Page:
Pictures are like a time machine for feelings, because with the snap of a camera you can freeze a moment in time, and no matter how much time goes by, when you look at it again, some of those same feelings come rushing back to you through the memory, which is why a Christmas gift from my aunt Tracy is one of the most meaningful and special things that I’ve ever received. She put together a photo album for me and the eight other grandchildren of my grandparents, a personalized memento to remember our granddad, who passed away about two and a half years ago. When I say put together, I’m speaking literally, as the cover of the album is made up of neckties that belonged to my grandfather, neckties that I’ve seen him wear countless times, some ties that I’d actually worn before when I was on the debate team in high school, and I stopped by his house on Friday’s, the day of the debate match, so he could tie the tie for me. Before I even opened the photo album, just holding it in my hands and stroking the silky smoothness of his ties, I knew that this was special.
Inside the memories came flooding back, from the very first picture, one showing my granddaddy asleep in a lawn chair, hat pulled low on his head, chin angled down toward his chest, as he napped in the driveway of a beachside vacation rental home. Of the countless things to admire about that man, his ability to nap anywhere would certainly make the list. While you or I would probably get bored or restless waiting outside for your family to get ready to go down to the beach, my granddad, always the one to go with the flow, took the waiting in stride and decided to get a little rest and relaxation. Next was the picture of me with him and my two uncles, standing outside dressed in suits and ties, even me, who would have been no older than three at the time, either before or after going to church. I always enjoyed going to church with my grandparents when I was younger, because granddaddy was the preacher, and everyone there wanted to talk with him after the service and shake his hand and compliment him on his sermons. He was a rock star, and as his grandchild, I was a rock star by association, everyone shaking my hand and being friendly with me as I stood next to him in the foyer of the Southwest Church of Christ.
There were pictures of their new house, the one they built on “the farm” as we called it, ten acres of land that they bought just outside the Little Rock city limits years ago. Their previous house was only about two minutes away, and I remember after they bought the land, going over there with my granddad when that’s all there was and riding the four wheeler around on that blank canvas that would eventually hold their home. While they built the house, my grandparents lived in a mobile home on the property, one that would eventually be occupied by my great grandmother, grandma Laird, the mother of my granddaddy. The structure of the home was up by the time Christmas rolled around, so it was decided that we would have our first Christmas in the house, and it’s definitely near the top of my list of Christmas memories. There was no electricity or furniture, so extension chords were run through the house to light the giant open space that would one day become the living room, and folding chairs were brought in, arranged in a circle for everyone to have a seat, because nothing was going to stop our family from having a special Christmas together in that new house. I remember sitting around later that night, drinking apple cider for what I think was the first time, and listening to my Gran-Gran, my grandmothers mom, play her mandolin, and I was genuinely happy in that moment, sitting in the warm, comfy glow of the lamplight surrounded by family and lots of laughter.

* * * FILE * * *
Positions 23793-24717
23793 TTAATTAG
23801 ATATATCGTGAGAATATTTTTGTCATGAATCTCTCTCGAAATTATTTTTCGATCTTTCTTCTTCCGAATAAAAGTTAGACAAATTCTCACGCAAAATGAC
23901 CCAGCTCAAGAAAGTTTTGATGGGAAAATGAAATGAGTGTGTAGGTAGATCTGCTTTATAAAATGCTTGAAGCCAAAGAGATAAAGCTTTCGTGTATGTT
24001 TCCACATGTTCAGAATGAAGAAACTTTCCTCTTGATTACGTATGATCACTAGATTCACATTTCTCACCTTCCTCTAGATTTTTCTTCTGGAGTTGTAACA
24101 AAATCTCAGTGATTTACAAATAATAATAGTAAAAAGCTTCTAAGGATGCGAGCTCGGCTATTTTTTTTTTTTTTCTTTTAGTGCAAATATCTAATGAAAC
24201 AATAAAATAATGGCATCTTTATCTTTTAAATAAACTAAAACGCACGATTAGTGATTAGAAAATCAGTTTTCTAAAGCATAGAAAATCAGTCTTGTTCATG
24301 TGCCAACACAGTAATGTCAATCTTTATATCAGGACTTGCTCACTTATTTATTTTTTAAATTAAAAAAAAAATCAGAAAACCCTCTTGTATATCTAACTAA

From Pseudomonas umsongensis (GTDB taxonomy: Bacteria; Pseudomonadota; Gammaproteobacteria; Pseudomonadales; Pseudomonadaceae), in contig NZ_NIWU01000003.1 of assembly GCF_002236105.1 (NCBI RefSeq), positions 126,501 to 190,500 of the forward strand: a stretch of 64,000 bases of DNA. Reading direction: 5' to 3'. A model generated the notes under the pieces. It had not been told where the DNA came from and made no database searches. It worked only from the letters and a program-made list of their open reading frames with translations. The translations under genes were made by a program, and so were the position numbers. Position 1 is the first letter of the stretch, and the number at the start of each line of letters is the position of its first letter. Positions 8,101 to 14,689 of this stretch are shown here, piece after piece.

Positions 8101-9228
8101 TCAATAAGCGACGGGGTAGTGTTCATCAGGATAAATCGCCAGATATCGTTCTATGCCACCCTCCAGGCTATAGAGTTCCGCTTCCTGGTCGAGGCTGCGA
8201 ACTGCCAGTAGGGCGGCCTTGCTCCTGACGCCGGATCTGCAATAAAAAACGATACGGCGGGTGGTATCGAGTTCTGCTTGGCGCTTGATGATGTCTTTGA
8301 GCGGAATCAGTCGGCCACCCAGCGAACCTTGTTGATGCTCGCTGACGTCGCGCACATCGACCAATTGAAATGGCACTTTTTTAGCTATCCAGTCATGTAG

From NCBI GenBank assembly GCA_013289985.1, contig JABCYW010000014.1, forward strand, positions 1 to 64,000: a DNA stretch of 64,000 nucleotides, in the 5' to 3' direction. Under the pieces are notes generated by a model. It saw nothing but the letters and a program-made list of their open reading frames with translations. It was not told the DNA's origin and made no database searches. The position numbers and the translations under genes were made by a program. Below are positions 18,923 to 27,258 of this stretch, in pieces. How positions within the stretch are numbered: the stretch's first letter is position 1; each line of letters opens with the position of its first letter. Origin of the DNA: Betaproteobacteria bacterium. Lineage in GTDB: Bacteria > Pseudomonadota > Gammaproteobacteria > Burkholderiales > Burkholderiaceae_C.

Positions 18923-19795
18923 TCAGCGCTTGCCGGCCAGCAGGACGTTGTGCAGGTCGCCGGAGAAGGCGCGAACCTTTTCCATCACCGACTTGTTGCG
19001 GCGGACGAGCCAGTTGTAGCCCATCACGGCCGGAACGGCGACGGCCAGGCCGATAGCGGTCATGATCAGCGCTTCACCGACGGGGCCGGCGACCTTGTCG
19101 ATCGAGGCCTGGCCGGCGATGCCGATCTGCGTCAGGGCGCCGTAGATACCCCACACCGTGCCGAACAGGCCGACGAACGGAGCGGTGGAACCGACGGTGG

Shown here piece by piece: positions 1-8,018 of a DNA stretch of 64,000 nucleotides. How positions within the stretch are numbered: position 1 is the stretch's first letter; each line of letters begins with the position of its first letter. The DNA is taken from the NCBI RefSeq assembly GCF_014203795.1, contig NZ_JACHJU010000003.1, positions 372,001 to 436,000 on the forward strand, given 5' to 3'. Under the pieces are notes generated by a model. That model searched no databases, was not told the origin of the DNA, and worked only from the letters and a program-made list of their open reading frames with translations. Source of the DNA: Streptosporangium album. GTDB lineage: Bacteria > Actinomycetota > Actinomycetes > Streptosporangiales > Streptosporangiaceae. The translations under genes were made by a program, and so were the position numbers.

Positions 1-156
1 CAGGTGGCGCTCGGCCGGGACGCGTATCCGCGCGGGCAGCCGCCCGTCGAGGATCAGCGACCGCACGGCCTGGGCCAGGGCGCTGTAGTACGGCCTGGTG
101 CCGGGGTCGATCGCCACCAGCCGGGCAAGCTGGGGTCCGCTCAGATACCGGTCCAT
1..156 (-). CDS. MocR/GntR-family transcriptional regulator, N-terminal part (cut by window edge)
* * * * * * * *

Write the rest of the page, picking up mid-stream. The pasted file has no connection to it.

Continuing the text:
Then there were the vacation pictures, from all the many trips my granddaddy generously took the family on over the years. There was the picture from our trip to Yellowstone, where we stopped somewhere along the way in the mountains to take some pictures, and I, excited upon seeing snow in the summer, ran over to it, then slipped on it and fell, covering the lower half of me in mud. In the picture I’m standing behind a wooden bench, which means that the picture was taken after the fall but before I got back to the car to clean up and change clothes. Before photoshop and airbrushing, there was standing behind large objects to hide things you didn’t want anyone to see. There were pictures from North Carolina, when we went to the Outer Banks, and one from when we stopped on the way in the town of Mount Airy, the town where Andy Griffith was from that inspired the fictional town Mayberry in his television show, which was my granddad’s absolute favorite. Finally there was a picture of the whole family in Destin, Florida. It was the last vacation we ever took together, the last time I ever saw my granddaddy. It was a good trip and I spent a lot of quality time with him, sitting out on the front porch in the morning, drinking coffee, reading, and just talking. I have so many great memories of my granddaddy through the years, and thanks to my aunt, I now have a time machine back to those great times and feelings we shared while he was still with us, something I will cherish for the rest of my life.